Monday, October 2, 2017

Somewhere in the blogosphere....

Once upon a time, I had a crazy idea to start a blog.  It went rather well the first several months.  Then there was the inevitable lull, followed by a few bursts of insight or ranting.  Fast forward three years, and you get to my last post--more than two years ago!! But, here I am, ready to try this again.

When I last wrote, I was planning on changing some things in my life--lose weight, take time for me, enjoy the quiet of my home, among others.  Well, I can proudly say that I have lost weight, about 25 pounds in two years (a total of nearly 70lbs lost since I started).  I found the courage and strength to try something new, via a friend of mine.  I don't follow it religiously, but if I find that my eating is out of control, or if my weight starts creeping up, then I go back to my trusty friend, the 21 Day Fix, via Beachbody.

So what else has changed since I last wrote?  I'm so glad you asked.  The following list is in no particular order. I hope I remember all the really good things that have happened!

I became a mini-van mom. I never thought I would, but I love my Honda Odyssey. The kids think it's pretty awesome, too (built-in DVD player).

I became a leader in Keira's Daisy Scout troop. She is now a first year Brownie, and will take cookie orders in January!  The real bonus, at least for me, is meeting more adults with whom I can interact.

I was diagnosed with ADD.  Who knew?  Not I.  Suddenly, so many things in my life were made clear. Why wasn't this caught sooner? I was a successful student, I was white, and I was female.  But that discussion is for another time.

Thanksgiving of last year was on the non-traditional side of things.  We, along with my mom and my bff, spent several days at Myrtle Beach. We had been planning to go to Edisto, but hurricane Matthew had other ideas.  It was Keira's first time on a South Carolina beach--she pretty much loved it! Also, we finally did make it to Edisto this summer--amazing as always.

In 2016, we took the kids "out west." Well, to the Midwest! We were headed to Chicago for a family wedding, so we added in a few stops along the way.  The kids got to see the Notre Dame campus and where Joe and I lived when we were first married.  We also saw many family members for the first time in many years. Good times.

In March of this year, our beloved tuxedo kitty Pepper died. He was nearly 17, and he had a good life. Joe and I were overwhelmed by the grief of losing this fur baby.  It was also the first "real" experience with death for Nathan and Keira.  They definitely took it hard.

In June, we brought home a new tuxedo boy named Checkers (originally Aragog) and a pretty torty girl named Paisley.  We have all really enjoyed watching the kittens grow and play.  Well, okay, Dusty hasn't really loved it!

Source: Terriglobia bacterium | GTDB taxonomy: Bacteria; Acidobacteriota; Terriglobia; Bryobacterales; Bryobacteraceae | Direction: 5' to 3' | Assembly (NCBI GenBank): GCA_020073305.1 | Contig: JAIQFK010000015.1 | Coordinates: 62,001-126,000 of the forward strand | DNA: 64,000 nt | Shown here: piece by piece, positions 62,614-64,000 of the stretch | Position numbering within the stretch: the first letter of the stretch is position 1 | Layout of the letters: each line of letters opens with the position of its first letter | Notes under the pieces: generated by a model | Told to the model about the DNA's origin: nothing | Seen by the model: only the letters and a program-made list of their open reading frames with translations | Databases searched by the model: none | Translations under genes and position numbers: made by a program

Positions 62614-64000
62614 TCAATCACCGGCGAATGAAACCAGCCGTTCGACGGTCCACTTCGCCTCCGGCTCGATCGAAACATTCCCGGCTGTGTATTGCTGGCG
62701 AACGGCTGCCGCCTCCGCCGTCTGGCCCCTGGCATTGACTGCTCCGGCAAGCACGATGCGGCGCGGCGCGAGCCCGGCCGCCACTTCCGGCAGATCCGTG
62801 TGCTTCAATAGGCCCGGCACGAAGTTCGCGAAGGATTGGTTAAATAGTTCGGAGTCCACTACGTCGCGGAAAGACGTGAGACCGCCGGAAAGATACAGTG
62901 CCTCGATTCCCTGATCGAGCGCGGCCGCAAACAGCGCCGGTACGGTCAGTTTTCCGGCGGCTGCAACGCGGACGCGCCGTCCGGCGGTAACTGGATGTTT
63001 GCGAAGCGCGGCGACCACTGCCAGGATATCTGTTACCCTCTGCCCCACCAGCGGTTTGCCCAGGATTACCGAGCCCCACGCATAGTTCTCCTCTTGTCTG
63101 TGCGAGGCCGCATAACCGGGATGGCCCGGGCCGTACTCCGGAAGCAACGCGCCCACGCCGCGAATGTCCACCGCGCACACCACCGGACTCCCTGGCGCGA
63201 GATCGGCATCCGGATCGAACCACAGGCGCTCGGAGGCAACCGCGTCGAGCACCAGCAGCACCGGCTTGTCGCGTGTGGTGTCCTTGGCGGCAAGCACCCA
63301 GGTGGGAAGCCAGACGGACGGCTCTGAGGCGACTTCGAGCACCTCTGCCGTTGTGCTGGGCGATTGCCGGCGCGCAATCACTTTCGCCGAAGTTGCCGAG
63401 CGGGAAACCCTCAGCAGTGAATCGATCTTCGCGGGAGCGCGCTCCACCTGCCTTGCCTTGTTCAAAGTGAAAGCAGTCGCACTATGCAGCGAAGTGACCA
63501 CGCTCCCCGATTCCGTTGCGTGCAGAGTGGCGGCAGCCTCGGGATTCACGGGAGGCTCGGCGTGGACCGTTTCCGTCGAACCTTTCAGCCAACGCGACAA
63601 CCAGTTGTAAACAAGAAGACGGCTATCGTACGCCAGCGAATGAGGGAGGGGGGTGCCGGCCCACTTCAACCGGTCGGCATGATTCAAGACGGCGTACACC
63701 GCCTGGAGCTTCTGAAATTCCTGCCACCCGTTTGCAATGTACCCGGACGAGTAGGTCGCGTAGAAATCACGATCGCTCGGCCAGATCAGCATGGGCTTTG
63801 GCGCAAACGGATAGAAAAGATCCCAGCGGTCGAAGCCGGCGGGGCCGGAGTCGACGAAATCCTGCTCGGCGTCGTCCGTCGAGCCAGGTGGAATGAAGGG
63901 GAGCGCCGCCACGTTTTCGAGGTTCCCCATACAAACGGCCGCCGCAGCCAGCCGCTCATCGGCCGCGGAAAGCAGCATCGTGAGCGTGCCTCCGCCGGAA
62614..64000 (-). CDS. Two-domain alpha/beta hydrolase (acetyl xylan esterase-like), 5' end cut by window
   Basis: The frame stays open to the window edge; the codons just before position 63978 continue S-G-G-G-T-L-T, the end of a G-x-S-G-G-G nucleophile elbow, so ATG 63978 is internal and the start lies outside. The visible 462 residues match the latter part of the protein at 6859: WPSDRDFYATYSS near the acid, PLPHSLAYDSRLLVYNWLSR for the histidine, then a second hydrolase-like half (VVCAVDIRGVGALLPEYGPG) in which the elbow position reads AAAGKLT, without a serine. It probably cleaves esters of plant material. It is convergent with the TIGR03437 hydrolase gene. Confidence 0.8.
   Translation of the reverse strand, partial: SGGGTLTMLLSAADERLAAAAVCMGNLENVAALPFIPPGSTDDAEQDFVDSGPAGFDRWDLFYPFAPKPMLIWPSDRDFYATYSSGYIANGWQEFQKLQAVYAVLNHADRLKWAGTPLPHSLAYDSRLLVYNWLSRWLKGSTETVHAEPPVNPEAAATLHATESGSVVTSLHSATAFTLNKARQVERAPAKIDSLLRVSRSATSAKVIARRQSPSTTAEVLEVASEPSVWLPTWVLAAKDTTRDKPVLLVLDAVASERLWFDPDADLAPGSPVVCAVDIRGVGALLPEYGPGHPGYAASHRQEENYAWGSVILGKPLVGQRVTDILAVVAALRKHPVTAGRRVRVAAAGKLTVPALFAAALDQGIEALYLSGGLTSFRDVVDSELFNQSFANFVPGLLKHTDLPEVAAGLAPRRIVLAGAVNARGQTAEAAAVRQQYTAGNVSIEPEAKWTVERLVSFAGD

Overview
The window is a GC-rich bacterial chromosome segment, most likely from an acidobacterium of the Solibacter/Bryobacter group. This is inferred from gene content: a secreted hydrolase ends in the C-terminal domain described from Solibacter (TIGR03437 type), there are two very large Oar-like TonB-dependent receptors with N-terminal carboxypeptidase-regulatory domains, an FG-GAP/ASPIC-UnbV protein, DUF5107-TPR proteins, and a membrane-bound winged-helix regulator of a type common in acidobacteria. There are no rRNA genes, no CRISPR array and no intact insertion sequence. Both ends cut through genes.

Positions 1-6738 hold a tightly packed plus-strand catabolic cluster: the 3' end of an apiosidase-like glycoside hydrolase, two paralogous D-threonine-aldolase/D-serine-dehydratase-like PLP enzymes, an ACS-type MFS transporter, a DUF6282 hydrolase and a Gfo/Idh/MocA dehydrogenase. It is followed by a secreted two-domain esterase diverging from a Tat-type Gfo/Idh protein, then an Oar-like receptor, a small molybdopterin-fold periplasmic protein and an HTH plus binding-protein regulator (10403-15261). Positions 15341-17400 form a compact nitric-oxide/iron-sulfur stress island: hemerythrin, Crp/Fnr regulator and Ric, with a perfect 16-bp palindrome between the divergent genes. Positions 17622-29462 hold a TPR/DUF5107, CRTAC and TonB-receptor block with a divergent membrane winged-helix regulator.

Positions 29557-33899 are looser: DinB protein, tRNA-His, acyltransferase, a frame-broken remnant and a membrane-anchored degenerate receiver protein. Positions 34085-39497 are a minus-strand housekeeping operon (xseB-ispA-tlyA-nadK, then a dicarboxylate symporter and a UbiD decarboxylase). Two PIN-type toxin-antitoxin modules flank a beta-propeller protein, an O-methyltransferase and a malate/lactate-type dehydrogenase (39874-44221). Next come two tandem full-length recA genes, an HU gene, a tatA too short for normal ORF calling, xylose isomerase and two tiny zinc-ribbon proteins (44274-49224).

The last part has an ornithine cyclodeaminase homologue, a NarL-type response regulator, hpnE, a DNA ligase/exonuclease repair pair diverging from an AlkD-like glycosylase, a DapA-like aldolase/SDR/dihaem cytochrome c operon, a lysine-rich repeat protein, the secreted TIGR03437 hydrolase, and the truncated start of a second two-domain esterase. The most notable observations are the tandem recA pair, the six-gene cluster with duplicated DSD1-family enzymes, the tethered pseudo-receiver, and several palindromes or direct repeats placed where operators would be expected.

There have been birthdays, anniversaries, holidays, and lots of new experiences. I truly hope to stick with this blog this time.  In some way, it makes me not feel so isolated and lonely--that other people are reading about my life, and reaching out.  Until next time...

Thursday, August 13, 2015

A Change Will Do You Good

      It appears that I haven't blogged in a while--like almost 3 years.  WHAT? Yeah, well.  In the coming weeks I will have more time to myself, which also means more time to blog. In just less than 3 weeks, my children will be returning to school.  Nathan will be in 3rd grade, and Keira (yes, that once super tiny baby) will be in kindergarten.  I still haven't figured out how and when they got so big.  I will also have more time on my hands because I have decided to leave the field of childcare for the foreseeable future.  Don't get me wrong--it can be a very rewarding job.  However, it is also physically and mentally draining--even more so when you have your own two children, one of whom is special needs.  It's time for a change in my life--time to stop caring exclusively for other people, and time to concentrate on me.
      At the end of the week, I am exhausted and I have nothing left to give. That means my husband and my kids spend the weekend with a tired, grumpy, and often frazzled woman.  I can't say for sure, but I would guess that's not really that much fun.  I do know this--it is *not* fun to be cranky and irritated all the time, yelling at the members of your family for no apparent reason.  I feel guilty about it, but don't really have any coping mechanisms (except Xanax!).  I know my depression and anxiety certainly play a role.